Say You Do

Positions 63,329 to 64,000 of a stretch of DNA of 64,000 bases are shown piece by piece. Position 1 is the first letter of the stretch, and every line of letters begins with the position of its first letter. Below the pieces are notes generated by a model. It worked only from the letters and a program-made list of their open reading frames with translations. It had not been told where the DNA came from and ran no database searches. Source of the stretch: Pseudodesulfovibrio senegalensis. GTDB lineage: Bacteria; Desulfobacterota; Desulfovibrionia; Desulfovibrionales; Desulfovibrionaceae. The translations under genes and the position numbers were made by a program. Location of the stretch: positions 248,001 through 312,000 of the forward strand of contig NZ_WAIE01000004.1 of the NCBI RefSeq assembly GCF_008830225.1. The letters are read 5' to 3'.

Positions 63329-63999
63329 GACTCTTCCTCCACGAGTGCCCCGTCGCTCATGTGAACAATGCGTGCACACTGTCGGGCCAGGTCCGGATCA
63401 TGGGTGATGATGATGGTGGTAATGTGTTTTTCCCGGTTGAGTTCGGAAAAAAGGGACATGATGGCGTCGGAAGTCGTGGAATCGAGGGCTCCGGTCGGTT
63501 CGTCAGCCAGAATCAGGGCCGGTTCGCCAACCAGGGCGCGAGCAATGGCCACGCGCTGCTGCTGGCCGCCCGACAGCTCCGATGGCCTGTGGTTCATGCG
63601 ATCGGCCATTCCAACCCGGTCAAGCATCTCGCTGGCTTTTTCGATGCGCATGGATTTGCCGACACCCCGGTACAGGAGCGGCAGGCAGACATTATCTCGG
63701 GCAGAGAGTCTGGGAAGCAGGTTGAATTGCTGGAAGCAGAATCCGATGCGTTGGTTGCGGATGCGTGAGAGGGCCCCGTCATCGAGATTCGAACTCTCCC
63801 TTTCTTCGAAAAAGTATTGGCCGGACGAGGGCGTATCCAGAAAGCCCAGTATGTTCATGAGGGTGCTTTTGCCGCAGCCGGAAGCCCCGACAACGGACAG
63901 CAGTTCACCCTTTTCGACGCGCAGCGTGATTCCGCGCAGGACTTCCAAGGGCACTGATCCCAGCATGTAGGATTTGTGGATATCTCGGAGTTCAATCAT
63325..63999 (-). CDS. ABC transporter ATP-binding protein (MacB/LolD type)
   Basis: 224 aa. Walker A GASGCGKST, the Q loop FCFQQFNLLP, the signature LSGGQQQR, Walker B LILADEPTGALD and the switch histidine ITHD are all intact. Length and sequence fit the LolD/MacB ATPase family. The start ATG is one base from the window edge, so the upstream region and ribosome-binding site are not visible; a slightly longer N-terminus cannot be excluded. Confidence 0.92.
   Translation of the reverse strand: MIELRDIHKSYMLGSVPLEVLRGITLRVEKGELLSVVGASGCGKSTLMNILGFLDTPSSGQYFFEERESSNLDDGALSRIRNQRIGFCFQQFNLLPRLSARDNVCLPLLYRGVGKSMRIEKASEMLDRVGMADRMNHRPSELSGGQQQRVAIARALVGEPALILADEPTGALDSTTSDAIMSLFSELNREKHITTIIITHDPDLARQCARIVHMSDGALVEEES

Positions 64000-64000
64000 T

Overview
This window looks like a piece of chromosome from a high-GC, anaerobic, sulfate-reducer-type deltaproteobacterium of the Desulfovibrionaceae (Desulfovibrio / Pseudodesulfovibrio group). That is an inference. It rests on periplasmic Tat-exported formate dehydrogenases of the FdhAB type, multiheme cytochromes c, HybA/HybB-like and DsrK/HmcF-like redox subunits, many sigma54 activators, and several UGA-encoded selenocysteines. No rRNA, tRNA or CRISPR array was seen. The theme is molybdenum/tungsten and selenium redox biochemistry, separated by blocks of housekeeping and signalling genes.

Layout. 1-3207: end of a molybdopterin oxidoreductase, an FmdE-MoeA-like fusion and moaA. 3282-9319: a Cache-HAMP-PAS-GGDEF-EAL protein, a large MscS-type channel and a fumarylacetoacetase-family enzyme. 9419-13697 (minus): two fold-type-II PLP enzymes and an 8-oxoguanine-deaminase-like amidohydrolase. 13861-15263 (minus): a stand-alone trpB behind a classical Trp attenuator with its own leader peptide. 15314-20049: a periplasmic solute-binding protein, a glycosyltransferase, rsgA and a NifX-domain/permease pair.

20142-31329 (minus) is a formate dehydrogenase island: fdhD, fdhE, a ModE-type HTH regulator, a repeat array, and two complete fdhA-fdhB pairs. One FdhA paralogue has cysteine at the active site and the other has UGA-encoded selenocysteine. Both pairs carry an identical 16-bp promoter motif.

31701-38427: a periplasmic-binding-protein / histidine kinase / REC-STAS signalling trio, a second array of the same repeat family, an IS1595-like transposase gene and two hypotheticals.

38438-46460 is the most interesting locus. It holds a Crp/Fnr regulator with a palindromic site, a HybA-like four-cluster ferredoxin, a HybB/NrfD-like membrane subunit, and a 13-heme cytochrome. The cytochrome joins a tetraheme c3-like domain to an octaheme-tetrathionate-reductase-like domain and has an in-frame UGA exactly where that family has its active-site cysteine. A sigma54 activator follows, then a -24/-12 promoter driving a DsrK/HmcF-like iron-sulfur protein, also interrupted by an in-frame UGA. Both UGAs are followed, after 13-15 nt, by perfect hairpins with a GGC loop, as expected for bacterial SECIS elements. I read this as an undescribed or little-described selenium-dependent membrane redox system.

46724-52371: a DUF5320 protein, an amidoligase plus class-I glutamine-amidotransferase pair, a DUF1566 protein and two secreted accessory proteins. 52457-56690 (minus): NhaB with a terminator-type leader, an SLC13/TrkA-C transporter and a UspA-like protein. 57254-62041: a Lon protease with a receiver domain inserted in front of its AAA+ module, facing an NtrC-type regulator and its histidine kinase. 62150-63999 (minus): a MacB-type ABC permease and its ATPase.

Marly Hornik, NYC based singer-songwriter-storyteller-angel, was bartending near the WTC and saving money to record her third self-release album when the terrorist attacks occurred on September 11th of last year, wiping out her income and hopes for recording. But the events of that day only increased her desire to 'live fully and follow my dreams,' she says, which meant putting on the old thinking cap. 'I knew I was on the right path, and there had to be a way to keep going,' she explains of her developing career, 'I couldn't let these songs sit any longer.' Marly figured that with $3000 she would be able to move ahead. After two years of booking herself at clubs throughout the Eastern US and selling her two EPs online, she had developed a sizeable grassroots following. 'If anyone wanted me to release a new record, it was my existing fans. I realized that if I asked each of these people to donate just a little bit, I might raise a thousand or so dollars, and at least be able to get the ball rolling.' Which is precisely what she did, putting up a notice on her website, sending out emails, passing out fliers at her shows, making phone calls-using all available resources to let the fans know that, in exchange for a $20 donation to recording costs, they would get a CD of otherwise unreleased outtakes from the studio, a signed photo, their name in the CD liner notes, and at-cost prices on the CD when it was released. What happened next was like a fairytale dream come true. 'I had the checks sent to me at Grace,' (the bar where she works), 'and every day for weeks there was a stack of envelopes waiting when I got there. Unmarked packages with $20 bills stuffed inside, checks for hundreds of dollars sometimes-it was crazy!' All told, her fans contributed over $10,000 to the project, allowing Marly to afford extras like a live string quartet, and create what she calls the album of her dreams. Having friends like Bernie Minoso (Mongo Santamaria, Tito Puente Orchestra) on bass, and Ronny Crawford (Lisa Loeb) on drums, supporting her didn't hurt either. Charlie Crystle, the independent musician/computer programmer/Grace customer who produced the album, worked for latte. Charlie brought along engineer Robbie Adams (U2, Bogmen, Smashing Pumpkins), and the album 'basically recorded itself,' says Marly. Add in a photo shoot with music producer Juan Patiño, and mastering by Drew Lavyne of All Digital NYC (Dave Matthews, Santana, Natalie Imbruglia)--'he randomly saw me play one night and literally threw himself at my feet,' laughs Marly--and you get Say You Do. 'The single greatest thing about this album is that it is the product of so many people's love and generosity. It was not recorded in a vacuum,' states Marly. And with such a fantastic tale of realized dreams, could there be any regrets? 'I promised all the donors a CD of outtakes, but there weren't any, so instead they get a finished CD. I feel bad, but the songs came out exactly how they were meant to be--it's just how the energy was in the studio.' Fitting, for an album that was apparently meant to be as well.